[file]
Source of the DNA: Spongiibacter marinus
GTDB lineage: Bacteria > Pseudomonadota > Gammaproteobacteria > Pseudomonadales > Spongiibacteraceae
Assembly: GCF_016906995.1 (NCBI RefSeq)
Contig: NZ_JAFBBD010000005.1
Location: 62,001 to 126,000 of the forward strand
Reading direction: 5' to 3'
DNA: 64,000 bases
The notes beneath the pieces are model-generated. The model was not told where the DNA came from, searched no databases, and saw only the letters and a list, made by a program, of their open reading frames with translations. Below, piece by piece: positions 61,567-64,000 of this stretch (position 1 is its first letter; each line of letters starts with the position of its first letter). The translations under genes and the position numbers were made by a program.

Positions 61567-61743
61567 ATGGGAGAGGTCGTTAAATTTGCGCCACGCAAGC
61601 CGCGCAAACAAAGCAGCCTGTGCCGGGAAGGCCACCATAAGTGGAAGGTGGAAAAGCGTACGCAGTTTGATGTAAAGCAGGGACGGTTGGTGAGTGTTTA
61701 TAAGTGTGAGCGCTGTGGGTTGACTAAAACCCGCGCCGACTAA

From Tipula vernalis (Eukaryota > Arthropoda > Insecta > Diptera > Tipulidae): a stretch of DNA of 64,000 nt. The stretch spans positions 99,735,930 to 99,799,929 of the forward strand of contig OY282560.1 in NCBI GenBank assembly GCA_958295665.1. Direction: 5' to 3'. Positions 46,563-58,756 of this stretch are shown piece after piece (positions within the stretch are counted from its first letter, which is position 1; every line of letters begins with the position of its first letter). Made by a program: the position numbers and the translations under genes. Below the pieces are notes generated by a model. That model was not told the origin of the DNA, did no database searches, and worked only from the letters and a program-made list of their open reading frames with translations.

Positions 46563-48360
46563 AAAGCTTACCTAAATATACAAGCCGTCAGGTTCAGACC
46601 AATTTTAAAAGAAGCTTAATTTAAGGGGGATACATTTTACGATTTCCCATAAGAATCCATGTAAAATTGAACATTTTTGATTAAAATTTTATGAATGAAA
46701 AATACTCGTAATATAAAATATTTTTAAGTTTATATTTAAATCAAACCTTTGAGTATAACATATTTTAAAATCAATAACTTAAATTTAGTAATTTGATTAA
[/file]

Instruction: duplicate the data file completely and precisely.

Source of the DNA: Spongiibacter marinus
GTDB lineage: Bacteria > Pseudomonadota > Gammaproteobacteria > Pseudomonadales > Spongiibacteraceae
Assembly: GCF_016906995.1 (NCBI RefSeq)
Contig: NZ_JAFBBD010000005.1
Location: 62,001 to 126,000 of the forward strand
Reading direction: 5' to 3'
DNA: 64,000 bases
The notes beneath the pieces are model-generated. The model was not told where the DNA came from, searched no databases, and saw only the letters and a list, made by a program, of their open reading frames with translations. Below, piece by piece: positions 61,567-64,000 of this stretch (position 1 is its first letter; each line of letters starts with the position of its first letter). The translations under genes and the position numbers were made by a program.

Positions 61567-61743
61567 ATGGGAGAGGTCGTTAAATTTGCGCCACGCAAGC
61601 CGCGCAAACAAAGCAGCCTGTGCCGGGAAGGCCACCATAAGTGGAAGGTGGAAAAGCGTACGCAGTTTGATGTAAAGCAGGGACGGTTGGTGAGTGTTTA
61701 TAAGTGTGAGCGCTGTGGGTTGACTAAAACCCGCGCCGACTAA

From Tipula vernalis (Eukaryota > Arthropoda > Insecta > Diptera > Tipulidae): a stretch of DNA of 64,000 nt. The stretch spans positions 99,735,930 to 99,799,929 of the forward strand of contig OY282560.1 in NCBI GenBank assembly GCA_958295665.1. Direction: 5' to 3'. Positions 46,563-58,756 of this stretch are shown piece after piece (positions within the stretch are counted from its first letter, which is position 1; every line of letters begins with the position of its first letter). Made by a program: the position numbers and the translations under genes. Below the pieces are notes generated by a model. That model was not told the origin of the DNA, did no database searches, and worked only from the letters and a program-made list of their open reading frames with translations.

Positions 46563-48360
46563 AAAGCTTACCTAAATATACAAGCCGTCAGGTTCAGACC
46601 AATTTTAAAAGAAGCTTAATTTAAGGGGGATACATTTTACGATTTCCCATAAGAATCCATGTAAAATTGAACATTTTTGATTAAAATTTTATGAATGAAA
46701 AATACTCGTAATATAAAATATTTTTAAGTTTATATTTAAATCAAACCTTTGAGTATAACATATTTTAAAATCAATAACTTAAATTTAGTAATTTGATTAA